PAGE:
And maybe comparing this flatworm (or even worms in general) to a ghost is kind of apt. Ghosts straddle two worlds, and so do worms, though in their case, instead of bridging the realm of the living and dead, worms manage to stretch between the micro and the macro. This creature you’re watching now would probably be difficult to see without a microscope.

But on the other end, there are worms that are meters too long to observe with a microscope. And akin to ghosts, worms might seem like a sort of reduced form of life. After all, for a lot of us, worms are the wiggly tubes that we dug up from playgrounds.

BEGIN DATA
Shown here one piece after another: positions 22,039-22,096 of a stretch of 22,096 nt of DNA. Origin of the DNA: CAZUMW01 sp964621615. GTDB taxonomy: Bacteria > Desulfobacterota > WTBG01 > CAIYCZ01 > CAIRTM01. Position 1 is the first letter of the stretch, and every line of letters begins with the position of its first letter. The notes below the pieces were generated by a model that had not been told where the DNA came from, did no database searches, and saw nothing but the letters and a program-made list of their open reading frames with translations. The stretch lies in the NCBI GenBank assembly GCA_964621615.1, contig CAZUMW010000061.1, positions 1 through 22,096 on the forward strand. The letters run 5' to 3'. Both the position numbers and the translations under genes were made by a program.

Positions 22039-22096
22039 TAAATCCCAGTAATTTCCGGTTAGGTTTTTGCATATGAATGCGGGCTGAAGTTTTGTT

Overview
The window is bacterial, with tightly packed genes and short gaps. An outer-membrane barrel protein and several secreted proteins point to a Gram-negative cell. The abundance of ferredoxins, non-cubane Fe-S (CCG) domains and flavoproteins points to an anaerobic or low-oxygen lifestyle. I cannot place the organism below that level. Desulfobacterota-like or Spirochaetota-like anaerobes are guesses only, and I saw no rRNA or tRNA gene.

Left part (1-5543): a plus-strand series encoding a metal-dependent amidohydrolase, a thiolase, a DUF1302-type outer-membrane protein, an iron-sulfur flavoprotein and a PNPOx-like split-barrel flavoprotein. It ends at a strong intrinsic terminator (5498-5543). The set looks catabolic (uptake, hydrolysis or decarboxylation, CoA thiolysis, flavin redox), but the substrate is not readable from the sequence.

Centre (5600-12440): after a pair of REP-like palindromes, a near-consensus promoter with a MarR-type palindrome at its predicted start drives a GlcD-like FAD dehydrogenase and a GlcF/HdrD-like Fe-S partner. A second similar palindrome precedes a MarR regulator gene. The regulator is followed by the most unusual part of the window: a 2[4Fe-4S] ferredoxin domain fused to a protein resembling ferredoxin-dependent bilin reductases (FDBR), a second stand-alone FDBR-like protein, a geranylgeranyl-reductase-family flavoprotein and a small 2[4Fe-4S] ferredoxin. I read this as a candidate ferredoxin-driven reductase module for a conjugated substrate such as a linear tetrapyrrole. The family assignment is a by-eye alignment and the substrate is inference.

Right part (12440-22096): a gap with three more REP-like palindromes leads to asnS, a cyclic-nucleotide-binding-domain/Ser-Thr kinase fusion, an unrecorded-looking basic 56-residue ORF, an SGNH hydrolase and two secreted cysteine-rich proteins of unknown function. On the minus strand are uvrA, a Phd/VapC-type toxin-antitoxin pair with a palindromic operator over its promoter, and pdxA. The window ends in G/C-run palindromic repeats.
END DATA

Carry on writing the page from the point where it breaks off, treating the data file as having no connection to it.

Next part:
And of all of the worms, flatworms are perhaps the most simple of all. But even digging into what it means to be the simplest worm makes the whole notion of simplicity seem ludicrous. So let’s start with the broader question: what are worms, other than wiggly, self-mating tubes?

While we generally use the word “worm” to describe many different, unrelated, invertebrate, tubular animals that belong to a number of different phyla, there are three main phyla that people focus on. The first are our flatworm buddies here, who are known more formally as Platyhelminthes. Then there is the phylum Nematoda, known less formally as roundworms.

We’ve come across nematodes many times in our journey through the microcosmos, which makes sense given that they are one of the most abundant animals on this planet. And last are the Annelida, phylum of our playground friend, the earthworm. While earthworms are a bit beyond the scope of the micro, if you will, we’ve also got this little Stylaria lacustris.